Lou Talman posted Mar 11, 2014 11:20 AM (http://mathforum.org/kb/message.jspa?messageID=9409936): > > On Mon, 10 Mar 2014 09:58:27 -0600, kirby urner > <email@example.com> > wrote: > <snip> > > It may be helpful to know that the usual expression > refers to "the tail > wagging the dog", meaning that things are being done > the wrong way > around---very much as in another American expression: > To put the cart > before the horse. > The origins of the phrase "To put the cart before the horse" date back to at least the Renaissance - see Wikipedia: "The earliest recorded use of the proverb was in the early 16th century. It was a figure of speech in the Renaissance" (http://en.wikipedia.org/wiki/Cart_before_the_horse) - surely predates the USA.
Amusingly enough, the very next sentence in the Wikipedia reference suggests that carts were actually 'put before the horse' (for what must have been good practical reasons): "As a matter of fact, there are some examples of vehicles pushed by horses in 19th-century Germany and early 20th-century France. (!!)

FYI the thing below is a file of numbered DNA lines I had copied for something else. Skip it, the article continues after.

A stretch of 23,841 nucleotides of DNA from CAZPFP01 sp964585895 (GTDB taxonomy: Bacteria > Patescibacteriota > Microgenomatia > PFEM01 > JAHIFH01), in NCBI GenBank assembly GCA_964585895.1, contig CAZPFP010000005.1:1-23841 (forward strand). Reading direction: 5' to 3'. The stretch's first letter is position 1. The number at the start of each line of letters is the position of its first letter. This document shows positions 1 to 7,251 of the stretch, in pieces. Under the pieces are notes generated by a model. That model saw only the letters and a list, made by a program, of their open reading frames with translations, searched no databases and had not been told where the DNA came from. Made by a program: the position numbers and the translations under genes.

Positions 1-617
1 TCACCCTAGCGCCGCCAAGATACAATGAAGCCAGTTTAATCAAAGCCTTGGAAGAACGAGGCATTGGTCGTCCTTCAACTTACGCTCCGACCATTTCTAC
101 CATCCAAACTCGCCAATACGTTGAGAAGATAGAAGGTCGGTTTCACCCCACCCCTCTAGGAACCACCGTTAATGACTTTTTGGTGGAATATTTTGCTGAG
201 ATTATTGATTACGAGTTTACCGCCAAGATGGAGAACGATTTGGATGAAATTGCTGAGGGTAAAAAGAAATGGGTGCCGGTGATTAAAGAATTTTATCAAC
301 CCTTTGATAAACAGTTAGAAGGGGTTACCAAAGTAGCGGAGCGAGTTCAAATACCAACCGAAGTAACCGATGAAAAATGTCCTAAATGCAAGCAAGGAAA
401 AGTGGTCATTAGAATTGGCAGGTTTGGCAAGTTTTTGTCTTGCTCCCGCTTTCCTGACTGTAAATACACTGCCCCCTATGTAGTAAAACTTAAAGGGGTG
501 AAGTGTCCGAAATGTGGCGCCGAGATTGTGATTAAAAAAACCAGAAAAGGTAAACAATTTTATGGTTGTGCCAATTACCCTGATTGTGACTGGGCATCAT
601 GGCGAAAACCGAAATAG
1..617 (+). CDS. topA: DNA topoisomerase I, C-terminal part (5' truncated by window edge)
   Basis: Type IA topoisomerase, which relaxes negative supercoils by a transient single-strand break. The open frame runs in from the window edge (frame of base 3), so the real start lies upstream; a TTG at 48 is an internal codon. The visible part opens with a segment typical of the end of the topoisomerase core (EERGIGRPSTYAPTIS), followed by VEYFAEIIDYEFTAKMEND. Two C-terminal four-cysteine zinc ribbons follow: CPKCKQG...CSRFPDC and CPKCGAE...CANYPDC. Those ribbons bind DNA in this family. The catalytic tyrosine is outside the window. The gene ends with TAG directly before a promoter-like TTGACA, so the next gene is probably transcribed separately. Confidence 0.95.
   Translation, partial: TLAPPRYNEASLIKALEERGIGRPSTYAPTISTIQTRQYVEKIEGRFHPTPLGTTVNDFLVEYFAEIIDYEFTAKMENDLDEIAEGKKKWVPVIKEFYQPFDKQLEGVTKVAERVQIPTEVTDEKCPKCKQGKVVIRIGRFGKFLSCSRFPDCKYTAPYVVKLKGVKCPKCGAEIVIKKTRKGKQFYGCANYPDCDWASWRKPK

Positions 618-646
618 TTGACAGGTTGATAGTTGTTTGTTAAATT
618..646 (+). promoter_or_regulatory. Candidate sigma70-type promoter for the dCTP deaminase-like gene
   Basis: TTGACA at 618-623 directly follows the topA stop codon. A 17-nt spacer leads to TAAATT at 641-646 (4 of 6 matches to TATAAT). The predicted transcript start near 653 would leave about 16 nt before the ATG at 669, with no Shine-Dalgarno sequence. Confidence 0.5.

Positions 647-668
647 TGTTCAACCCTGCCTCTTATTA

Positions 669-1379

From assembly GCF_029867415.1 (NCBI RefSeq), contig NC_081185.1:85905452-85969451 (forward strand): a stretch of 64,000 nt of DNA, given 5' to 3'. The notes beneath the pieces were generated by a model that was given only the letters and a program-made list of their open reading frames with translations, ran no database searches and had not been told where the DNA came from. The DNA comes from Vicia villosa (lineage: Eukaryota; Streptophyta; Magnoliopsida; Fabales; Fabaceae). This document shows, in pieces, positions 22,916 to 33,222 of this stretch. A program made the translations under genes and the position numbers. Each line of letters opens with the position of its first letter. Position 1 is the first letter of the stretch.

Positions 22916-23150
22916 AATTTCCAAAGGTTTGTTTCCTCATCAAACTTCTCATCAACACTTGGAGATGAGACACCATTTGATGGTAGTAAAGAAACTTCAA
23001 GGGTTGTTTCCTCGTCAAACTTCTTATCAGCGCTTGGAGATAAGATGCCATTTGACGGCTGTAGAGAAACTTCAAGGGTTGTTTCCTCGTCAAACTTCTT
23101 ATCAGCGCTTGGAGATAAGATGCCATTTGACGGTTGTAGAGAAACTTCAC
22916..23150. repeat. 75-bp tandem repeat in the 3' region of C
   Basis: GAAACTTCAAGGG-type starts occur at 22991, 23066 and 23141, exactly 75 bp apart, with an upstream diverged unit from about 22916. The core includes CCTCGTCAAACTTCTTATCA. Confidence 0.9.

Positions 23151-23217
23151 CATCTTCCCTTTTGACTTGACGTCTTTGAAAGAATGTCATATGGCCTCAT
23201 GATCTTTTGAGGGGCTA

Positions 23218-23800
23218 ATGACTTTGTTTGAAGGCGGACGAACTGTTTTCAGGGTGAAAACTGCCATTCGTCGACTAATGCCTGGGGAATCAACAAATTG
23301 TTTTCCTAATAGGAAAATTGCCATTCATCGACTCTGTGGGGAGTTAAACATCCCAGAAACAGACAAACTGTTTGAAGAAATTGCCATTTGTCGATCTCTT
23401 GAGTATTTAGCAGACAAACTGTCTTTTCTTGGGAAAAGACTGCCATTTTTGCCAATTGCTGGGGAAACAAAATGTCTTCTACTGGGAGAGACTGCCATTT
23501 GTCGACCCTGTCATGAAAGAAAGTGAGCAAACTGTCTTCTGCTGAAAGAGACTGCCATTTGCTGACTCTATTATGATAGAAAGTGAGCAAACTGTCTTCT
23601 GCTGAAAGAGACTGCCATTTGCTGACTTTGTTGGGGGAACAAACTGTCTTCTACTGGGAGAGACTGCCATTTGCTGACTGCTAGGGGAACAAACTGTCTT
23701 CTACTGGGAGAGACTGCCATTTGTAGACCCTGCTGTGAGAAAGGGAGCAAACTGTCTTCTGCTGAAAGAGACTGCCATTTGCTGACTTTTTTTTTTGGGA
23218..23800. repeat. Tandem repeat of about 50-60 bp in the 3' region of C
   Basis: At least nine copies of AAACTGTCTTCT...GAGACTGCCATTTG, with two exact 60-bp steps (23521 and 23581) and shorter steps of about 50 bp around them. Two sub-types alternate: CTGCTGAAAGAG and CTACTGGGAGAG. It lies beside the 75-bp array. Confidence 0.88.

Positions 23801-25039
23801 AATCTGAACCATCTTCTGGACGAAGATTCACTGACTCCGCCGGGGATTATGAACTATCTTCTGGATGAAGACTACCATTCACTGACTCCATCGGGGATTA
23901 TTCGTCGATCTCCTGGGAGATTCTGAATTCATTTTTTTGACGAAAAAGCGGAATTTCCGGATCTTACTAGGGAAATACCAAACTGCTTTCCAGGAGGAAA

Notwithstanding Wikipedia, I do believe the phrase must have gone back even before the Renaissance. I cannot be certain of my memory, but I do seem to recall that 'putting the cart before the horse' was in fact a phrase that might have been used in India in very much earlier times.
I am still unaware of the origins of the phrase "tail wagging the dog", but am 'fairly certain', on other grounds, that it must have been used in quite early days in England.